A new poll of information systems managers suggests many are unduly complacent about other companies' preparedness for year-2000 computer- related problems.

Though 92% of those surveyed acknowledged they themselves had more work to do, they were confident that 34% of the firms they do business with are ready now for Y2K.

"A lot of companies say they're optimistic, but their optimism is not grounded on hard information," said Edward Yardeni, chief economist at Deutsche Bank Securities, who sees a 70% chance of a global recession related to the century-date changeover at yearend.

The data suggests a gap between what companies have been saying and what their own experts believe. More than one-third of those experts plan to have a week's worth of cash and food on hand at home next Jan. 1. And 35% also expect to be at work on the Y2K problem the last weekend of the year.

Mr. Yardeni said the inconsistency between the managers' views of their own operations and their views on others' was disturbing. He noted one in ten acknowledged that their firms would not be ready by yearend.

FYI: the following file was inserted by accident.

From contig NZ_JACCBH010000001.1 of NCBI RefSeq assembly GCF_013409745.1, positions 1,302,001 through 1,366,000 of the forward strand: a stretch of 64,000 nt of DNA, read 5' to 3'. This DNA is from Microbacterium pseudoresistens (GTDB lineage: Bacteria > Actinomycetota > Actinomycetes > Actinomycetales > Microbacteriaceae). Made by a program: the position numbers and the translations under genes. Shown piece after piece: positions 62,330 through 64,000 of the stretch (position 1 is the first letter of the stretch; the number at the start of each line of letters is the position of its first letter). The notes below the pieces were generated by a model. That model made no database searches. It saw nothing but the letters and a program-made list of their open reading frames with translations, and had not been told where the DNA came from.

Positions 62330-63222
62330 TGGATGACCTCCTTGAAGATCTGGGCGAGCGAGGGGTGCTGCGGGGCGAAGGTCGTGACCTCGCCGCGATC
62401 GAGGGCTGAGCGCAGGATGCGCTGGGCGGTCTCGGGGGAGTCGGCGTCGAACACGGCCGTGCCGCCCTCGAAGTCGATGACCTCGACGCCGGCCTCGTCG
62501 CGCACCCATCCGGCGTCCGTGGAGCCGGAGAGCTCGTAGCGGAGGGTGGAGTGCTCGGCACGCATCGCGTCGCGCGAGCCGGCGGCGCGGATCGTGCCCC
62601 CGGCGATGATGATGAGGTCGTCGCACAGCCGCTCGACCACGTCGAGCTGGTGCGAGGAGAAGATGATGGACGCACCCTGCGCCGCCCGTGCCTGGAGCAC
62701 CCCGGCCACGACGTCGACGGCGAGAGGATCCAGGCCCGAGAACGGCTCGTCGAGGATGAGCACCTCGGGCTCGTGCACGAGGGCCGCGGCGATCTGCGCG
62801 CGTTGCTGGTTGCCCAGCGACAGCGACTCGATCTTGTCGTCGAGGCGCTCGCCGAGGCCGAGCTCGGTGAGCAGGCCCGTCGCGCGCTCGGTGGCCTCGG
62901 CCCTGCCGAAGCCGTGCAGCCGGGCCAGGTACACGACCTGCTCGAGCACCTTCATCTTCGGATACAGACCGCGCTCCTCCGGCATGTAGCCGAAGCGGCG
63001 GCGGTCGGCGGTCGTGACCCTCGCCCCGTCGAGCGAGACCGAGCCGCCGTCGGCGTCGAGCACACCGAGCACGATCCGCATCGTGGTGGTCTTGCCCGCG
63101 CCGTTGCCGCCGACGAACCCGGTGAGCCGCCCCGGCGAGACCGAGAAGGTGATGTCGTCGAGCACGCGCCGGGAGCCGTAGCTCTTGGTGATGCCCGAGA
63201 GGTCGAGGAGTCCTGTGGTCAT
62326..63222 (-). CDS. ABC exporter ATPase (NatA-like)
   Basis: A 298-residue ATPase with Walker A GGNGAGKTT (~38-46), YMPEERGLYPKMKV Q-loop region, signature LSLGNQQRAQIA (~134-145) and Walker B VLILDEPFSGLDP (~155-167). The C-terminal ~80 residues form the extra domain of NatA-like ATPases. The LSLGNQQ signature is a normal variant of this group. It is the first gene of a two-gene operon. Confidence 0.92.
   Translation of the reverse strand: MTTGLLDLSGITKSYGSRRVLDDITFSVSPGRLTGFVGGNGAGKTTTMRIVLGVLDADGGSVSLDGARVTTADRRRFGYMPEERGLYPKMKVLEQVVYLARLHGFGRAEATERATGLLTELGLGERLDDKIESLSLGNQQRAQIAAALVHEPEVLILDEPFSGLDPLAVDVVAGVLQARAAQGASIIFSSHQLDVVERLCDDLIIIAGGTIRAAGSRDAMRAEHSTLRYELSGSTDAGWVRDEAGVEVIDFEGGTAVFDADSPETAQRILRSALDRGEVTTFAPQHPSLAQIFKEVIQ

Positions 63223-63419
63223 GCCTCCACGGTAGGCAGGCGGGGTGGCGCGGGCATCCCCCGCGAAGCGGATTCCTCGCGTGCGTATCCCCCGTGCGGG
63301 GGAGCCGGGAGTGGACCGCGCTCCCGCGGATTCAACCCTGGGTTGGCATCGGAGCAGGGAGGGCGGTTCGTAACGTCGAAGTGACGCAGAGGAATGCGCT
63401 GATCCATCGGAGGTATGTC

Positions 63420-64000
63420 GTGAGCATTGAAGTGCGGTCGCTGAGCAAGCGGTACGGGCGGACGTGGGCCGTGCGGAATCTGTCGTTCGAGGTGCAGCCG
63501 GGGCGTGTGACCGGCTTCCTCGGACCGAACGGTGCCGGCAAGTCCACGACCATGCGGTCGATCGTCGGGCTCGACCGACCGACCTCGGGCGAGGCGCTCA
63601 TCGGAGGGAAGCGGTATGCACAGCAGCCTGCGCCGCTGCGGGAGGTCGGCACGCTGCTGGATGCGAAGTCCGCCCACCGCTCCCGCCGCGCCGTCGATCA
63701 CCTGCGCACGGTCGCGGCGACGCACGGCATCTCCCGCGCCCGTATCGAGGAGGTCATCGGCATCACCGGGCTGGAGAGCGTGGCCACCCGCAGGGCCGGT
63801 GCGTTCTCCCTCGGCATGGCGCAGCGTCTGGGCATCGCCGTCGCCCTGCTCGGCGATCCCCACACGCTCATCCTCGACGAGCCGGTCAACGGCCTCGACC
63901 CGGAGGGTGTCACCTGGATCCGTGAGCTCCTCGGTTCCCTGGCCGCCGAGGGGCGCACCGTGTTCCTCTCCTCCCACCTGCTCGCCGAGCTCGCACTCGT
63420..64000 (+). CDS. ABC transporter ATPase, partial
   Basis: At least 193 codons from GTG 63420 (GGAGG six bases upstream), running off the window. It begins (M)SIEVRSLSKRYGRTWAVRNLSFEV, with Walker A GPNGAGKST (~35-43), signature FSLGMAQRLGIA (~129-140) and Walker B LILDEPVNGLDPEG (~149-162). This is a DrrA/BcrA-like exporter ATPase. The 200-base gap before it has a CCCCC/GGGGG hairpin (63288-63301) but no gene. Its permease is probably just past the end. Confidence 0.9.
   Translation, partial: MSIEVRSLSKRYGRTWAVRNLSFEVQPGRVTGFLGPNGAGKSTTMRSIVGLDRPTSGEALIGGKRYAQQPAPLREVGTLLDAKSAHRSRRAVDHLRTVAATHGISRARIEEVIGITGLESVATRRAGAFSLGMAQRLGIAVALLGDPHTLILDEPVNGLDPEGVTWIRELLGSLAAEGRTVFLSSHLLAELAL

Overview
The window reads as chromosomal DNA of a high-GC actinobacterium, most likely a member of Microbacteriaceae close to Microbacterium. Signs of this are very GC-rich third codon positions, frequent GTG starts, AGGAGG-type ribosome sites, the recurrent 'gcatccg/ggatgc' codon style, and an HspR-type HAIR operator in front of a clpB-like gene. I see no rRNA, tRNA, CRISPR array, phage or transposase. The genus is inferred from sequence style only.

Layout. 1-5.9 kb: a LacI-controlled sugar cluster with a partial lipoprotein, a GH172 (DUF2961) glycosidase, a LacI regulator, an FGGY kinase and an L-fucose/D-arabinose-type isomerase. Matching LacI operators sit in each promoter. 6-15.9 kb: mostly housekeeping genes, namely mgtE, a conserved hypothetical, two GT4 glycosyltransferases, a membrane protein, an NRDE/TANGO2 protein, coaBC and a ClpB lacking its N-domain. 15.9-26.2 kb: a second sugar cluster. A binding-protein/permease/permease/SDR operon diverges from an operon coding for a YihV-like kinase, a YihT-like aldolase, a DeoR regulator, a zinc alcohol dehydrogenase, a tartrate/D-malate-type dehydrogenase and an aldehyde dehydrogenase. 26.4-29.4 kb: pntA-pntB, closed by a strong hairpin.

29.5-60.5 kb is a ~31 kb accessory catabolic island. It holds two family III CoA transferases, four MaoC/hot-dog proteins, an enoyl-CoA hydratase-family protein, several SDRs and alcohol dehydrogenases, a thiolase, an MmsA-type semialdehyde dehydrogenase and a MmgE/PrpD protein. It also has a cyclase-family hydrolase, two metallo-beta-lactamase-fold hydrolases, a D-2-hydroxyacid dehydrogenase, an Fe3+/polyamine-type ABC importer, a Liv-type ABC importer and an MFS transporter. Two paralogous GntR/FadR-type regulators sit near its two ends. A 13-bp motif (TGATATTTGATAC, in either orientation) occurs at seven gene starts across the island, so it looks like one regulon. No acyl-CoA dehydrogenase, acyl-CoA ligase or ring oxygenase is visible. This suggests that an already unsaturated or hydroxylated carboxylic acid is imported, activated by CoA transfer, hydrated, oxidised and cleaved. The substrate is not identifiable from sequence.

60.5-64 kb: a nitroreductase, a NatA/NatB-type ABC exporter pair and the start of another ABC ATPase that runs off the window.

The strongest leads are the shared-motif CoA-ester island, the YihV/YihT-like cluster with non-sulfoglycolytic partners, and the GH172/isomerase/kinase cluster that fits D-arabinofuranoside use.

Moreover, he noted that results of the poll are skewed toward the U.S. banking and financial sector, which is viewed as ahead of other sectors in coping with turn-of-the-century computer readiness.

The Y2K Experts Poll was jointly conducted June 9-16 by Mr. Yardeni, the Information Systems Audit and Control Association, and CIO magazine. Responses came from 892 business organizations worldwide, 25.6% of which are in the banking and finance sector.

The firms polled are major businesses, with 61% having more than 1,000 employees and doing business with 1,300 other firms. Respondents ranged from chief information officers to line-of-business managers.

Seventy-two percent of the companies said they are now better than three-quarters finished with their Y2K conversion projects; but the survey also found a third of businesses behind schedule.

"If a significant number of these companies are lagging, what does that say for small business?" asked Gary J. Beach, publisher of CIO. Moreover, it raises questions about the trend, he said: Are more companies catching up or falling behind?

The survey, to be repeated in September, also found that:

Fifty percent of the companies either have no formal Y2K contingency plan or are still working on one.

Thirty-five percent of large firms are still waiting for mission- critical computer software to be delivered.

Forty-one percent of firms expect failure of up to 5% of their mission- critical software. Mr. Beach termed this "unbelievable at this stage of the game."

Only 12% of large companies are actually verifying their business partners' Y2K readiness with on-site visits.

Forty-three percent of firms anticipate "minor problems" with electrical and telephone service.

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